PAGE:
Quite simply: everywhere. In fact, it is easier to find something to eat in Vietnam than it is to park your moped. Every meter of footpath that is not parked is filled with tiny stools and tables at daybreak, at which customers of the typical Asian cookshops take a seat for a quick soup. It is eaten with chopsticks or with the hands.
As is common in all of Southeast Asia, most chefs only offer one or two dishes. In Vietnam these are mostly signposted - with a little practice you will soon know what to expect.
Attention: Especially in the popular tourist areas, you should negotiate the price of the food in advance at such food stalls without a menu; Unfortunately, even as a dining guest, you get ripped off all too often. Incidentally, a menu does not automatically protect against this; look carefully to see if local guests are served the same card (most likely not) and still always negotiate the price! We were very surprised that we often got our order without any problems for only half of the stated price - those who show up with four offer a considerable source of income.
Street restaurant in Saigon
Eating in Vietnam with children: complaint alarm?
Especially in the first few days or in a bad mood (because traveling is often stressful), many children are not able to adjust to exotic food. In these moments, parents need understanding - and in an emergency they have to quickly buy a pack of biscuits in the supermarket. There are always numerous “Western Style Restaurants” in the larger cities of Vietnam; however, the quality often leaves a lot to be desired and the food costs many times as much.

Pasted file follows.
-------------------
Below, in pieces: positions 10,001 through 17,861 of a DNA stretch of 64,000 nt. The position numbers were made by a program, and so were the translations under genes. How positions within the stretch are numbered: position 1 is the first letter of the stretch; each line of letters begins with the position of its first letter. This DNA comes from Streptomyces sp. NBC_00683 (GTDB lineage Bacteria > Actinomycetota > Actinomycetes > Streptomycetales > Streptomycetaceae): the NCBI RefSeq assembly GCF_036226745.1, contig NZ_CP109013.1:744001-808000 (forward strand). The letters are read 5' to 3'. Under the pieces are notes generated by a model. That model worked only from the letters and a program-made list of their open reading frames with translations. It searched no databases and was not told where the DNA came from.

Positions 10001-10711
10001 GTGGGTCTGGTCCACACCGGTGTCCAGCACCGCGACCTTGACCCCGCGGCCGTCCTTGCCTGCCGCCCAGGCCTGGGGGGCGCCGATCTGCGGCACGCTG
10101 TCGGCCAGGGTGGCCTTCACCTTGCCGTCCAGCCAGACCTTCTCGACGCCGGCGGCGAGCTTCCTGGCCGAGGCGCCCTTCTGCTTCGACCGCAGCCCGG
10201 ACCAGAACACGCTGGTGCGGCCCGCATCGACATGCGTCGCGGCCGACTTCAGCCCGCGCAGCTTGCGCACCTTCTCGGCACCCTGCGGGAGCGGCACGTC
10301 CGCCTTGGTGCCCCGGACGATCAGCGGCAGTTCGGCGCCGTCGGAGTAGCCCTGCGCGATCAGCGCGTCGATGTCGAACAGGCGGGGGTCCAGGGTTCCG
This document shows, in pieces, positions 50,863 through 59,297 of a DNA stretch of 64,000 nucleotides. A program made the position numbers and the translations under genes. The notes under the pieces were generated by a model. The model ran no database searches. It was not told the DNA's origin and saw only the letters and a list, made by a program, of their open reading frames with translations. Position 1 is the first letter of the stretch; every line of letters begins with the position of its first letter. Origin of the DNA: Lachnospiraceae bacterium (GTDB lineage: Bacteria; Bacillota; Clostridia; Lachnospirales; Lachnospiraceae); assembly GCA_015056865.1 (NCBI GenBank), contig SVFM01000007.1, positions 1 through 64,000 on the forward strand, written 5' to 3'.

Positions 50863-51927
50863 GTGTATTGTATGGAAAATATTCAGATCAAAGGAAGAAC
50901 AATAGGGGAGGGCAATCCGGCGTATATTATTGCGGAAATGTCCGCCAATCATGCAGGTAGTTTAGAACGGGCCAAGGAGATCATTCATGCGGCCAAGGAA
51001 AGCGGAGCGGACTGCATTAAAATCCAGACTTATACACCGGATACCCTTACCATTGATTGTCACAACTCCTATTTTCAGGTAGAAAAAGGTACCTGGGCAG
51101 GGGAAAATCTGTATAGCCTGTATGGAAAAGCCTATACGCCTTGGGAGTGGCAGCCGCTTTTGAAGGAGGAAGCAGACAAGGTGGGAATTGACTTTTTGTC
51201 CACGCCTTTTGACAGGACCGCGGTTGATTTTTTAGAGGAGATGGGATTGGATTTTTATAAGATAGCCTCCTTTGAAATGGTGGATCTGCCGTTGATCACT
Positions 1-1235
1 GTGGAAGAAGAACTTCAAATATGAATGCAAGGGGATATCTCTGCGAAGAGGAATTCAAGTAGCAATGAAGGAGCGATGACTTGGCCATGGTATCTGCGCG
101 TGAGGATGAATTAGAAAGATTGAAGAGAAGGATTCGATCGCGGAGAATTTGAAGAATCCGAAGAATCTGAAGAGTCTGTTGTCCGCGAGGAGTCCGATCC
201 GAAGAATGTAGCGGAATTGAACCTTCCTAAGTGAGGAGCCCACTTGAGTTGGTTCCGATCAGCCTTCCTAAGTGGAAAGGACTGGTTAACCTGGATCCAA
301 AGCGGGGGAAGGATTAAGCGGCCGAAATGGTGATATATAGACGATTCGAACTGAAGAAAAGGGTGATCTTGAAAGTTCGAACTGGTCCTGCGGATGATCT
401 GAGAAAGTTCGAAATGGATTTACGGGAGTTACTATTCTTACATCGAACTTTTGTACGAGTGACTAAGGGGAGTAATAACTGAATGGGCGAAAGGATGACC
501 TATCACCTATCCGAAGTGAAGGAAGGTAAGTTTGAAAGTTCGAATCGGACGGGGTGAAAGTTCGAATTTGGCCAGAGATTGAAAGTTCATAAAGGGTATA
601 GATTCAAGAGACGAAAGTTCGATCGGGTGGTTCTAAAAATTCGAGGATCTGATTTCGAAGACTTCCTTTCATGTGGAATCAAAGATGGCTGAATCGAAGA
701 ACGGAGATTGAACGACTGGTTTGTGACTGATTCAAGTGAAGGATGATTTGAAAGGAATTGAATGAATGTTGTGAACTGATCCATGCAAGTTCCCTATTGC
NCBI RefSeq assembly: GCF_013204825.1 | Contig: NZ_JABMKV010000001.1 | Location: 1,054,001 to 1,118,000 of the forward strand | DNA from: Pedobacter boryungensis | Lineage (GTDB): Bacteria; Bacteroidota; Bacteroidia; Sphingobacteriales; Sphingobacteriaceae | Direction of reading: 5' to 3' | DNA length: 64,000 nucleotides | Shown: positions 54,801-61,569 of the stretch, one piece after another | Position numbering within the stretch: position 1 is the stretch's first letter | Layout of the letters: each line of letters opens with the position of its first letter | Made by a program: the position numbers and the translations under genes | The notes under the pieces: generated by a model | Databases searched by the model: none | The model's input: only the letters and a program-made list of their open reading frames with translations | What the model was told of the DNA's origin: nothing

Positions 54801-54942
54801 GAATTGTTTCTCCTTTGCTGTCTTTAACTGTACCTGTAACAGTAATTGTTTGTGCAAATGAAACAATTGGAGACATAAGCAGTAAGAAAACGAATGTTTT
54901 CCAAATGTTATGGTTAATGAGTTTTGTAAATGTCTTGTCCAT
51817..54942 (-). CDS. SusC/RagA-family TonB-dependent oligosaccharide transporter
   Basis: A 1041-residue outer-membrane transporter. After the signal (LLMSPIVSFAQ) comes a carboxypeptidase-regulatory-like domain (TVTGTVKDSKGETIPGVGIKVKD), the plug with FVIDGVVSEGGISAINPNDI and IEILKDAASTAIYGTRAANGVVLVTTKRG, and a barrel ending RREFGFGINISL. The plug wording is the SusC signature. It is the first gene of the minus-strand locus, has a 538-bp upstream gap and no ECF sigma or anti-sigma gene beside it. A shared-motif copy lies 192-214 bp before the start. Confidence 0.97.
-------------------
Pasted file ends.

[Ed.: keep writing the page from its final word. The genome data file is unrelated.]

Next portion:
We usually preferred to offer our children a very simple dish like “Fried Noodles” or “Fried Rice” or even “Plain Rice”; Together with a few interesting snacks from our plates, it was enough to fill you up, the rest of your hunger was satisfied with fresh fruit from the market and baguettes (without toppings) from the supermarket. The Dropout Diaries also report on Vietnamese fries (“French Fries”), which are served with a dip made of melted butter and sugar instead of red and white. Well, if that doesn't sound delicious ...?
Everyone can try it - “Mermaid Restaurant” in Hoi An
Stomach problems from eating in Vietnam?
Many travelers suffer a lot from digestive problems, especially in the first few days after arrival. Although we didn't have this problem in Vietnam, we would like to say a few words about it:
Bad food is not always to blame if the stomach pinches and the toilet takes longer. Sometimes something like this is simply caused by the change in diet, in the ingredients or in the time difference and the climate change. As long as there is no stomach pain, colic or vomiting associated with it, this is completely normal and will go away by itself after two to three days. That is how long you should eat “plain rice” or baguette. And of course drink a lot (no cola, that's nonsense)!
The golden rules are the same as in other travel countries:
- It is best to choose well-frequented restaurants and cookshops where the ingredients do not lie around long (unrefrigerated) before they are used
- Wash fresh fruit well (with bottled drinking water!), it is better to peel it
- do not accept freshly pounded ice cubes in beverages; industrially manufactured (the round ones with the hole in them) are okay
In general, the best way to toughen your stomach is to eat as much local food as possible. Vietnamese are very health-conscious and cooks make sure they only sell high-quality food - after all, you want the guests to come back. (In restaurants for tourists, however, things can look different: Here, according to the Vietnamese mentality, it doesn't matter how the food affects, the main thing is that you can earn money with it first ...)
Brave: This is what you get when you buy (and open) a packet of banana leaves
-> Christina was also in Vietnam with her family and just as enthusiastic about the food: Take a look at her list of typical dishes in Vietnam to whet your appetite!